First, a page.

Experimental and numerical investigation of the precessing helical vortex in a conical diffuser, with rotor-stator interaction
Artikel i vetenskaplig tidskrift, 2016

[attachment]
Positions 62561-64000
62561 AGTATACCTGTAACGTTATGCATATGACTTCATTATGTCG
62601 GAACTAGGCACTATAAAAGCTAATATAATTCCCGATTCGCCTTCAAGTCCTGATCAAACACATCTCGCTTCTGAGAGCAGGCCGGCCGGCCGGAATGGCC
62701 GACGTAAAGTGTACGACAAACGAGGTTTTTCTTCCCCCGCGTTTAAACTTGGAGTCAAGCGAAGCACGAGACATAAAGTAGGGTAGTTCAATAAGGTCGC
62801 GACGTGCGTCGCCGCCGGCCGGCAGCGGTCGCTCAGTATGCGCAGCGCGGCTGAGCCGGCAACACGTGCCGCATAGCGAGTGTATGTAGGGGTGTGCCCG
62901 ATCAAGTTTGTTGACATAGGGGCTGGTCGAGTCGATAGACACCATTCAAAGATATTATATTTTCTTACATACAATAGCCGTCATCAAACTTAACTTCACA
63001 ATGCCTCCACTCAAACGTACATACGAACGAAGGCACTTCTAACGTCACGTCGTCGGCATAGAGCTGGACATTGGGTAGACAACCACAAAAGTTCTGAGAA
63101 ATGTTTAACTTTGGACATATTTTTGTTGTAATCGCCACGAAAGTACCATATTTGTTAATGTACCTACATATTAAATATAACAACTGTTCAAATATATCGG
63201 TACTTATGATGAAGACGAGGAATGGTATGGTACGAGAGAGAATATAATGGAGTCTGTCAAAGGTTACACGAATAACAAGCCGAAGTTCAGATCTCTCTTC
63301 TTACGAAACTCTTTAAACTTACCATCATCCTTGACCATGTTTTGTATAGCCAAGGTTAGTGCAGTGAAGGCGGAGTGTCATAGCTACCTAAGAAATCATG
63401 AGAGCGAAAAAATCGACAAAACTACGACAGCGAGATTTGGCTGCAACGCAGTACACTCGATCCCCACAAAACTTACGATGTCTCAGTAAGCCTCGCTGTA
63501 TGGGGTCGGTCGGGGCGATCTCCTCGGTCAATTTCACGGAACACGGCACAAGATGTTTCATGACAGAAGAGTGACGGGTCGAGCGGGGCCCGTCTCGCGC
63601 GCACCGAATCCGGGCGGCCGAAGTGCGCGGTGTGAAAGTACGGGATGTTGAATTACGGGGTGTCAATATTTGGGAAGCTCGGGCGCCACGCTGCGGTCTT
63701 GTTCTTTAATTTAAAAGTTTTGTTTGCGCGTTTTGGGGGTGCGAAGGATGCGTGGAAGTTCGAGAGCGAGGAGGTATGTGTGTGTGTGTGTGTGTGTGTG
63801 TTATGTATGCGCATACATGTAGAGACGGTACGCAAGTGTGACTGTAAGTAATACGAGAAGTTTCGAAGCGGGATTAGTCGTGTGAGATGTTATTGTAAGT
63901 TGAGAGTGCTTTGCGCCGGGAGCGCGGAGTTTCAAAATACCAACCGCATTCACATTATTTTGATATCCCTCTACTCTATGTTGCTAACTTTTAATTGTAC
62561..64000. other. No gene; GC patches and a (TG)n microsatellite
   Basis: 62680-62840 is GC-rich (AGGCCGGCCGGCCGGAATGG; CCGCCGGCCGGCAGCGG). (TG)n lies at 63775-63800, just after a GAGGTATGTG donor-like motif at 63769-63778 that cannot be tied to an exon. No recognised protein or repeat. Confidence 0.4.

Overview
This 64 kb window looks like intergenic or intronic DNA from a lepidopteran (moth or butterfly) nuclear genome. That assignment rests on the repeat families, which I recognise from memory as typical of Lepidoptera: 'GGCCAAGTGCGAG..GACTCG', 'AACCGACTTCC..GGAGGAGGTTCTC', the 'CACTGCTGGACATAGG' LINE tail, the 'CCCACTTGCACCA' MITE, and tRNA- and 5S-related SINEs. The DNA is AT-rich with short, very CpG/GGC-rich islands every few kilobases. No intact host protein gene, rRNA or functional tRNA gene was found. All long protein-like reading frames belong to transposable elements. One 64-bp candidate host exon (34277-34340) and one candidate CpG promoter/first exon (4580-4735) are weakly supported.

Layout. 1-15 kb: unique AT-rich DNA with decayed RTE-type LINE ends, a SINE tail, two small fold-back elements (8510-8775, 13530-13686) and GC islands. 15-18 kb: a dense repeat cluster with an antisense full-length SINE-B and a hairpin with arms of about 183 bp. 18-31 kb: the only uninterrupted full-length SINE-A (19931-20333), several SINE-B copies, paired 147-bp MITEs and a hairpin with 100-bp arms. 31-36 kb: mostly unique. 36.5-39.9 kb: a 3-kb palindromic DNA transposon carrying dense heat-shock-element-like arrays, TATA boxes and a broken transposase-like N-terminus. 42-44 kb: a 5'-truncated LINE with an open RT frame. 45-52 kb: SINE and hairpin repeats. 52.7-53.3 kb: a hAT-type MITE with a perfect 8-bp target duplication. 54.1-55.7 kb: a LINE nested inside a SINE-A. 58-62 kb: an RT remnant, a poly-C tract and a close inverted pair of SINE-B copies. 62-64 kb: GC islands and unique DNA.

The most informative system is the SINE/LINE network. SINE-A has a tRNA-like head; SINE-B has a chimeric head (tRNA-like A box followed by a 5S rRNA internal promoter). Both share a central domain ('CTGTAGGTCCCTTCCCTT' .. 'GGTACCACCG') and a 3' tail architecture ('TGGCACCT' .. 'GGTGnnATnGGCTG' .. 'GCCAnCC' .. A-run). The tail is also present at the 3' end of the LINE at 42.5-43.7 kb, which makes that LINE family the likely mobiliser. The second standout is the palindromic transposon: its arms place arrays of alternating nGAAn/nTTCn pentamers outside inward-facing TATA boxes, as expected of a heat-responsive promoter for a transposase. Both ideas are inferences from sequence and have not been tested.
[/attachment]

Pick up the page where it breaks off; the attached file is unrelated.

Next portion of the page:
The flow unsteadiness generated in a swirling apparatus is investigated experimentally and numerically. The swirl apparatus has two parts: a swirl generator and a test section. The swirl generator includes two blade rows, one stationary and one rotating, is designed such that the emanating flow resembles that of a Francis hydro turbine operated at partial discharge. The test section consists of a conical diffuser similar to the draft tube cone of a Francis turbine. A new control method based on a magneto rheological brake is employed in the rotating section, runner, in order to produce several swirling flow regimes. The LDV measurements are performed along three survey axes in the test section. The measured mean velocity components and its fluctuating parts are used to validate the results of unsteady numerical simulations, conducted using the FOAM-extend-3.0 CFD code. A dynamic mesh is used together with the sliding General Grid Interfaces (GGI) to mimic the effect of the rotating runner. The delayed detached eddy simulation method, conjugated with the Spalart-Allmaras turbulence model (DDES-SA), is applied to achieve a deep insight about the ability of this advanced modeling technique and the physics of the flow. The RNG k-epsilon model is also used to represent state-of-the art of industrial turbulence modeling. Both models predict the mean velocity reasonably well while DDES-SA presents more realistic flow features at the highest and lowest rotational speeds. The highest level of turbulence occurs at the highest and lowest rotational speeds which DDES-SA is able to predict well in the conical diffuser. The special shape of the blade plays more prominent role at lower rotational speeds and creates coherent structures with opposite sign of vorticity. The vortex rope is captured by both turbulence models while DDES-SA presents more realistic one at higher rotational speeds.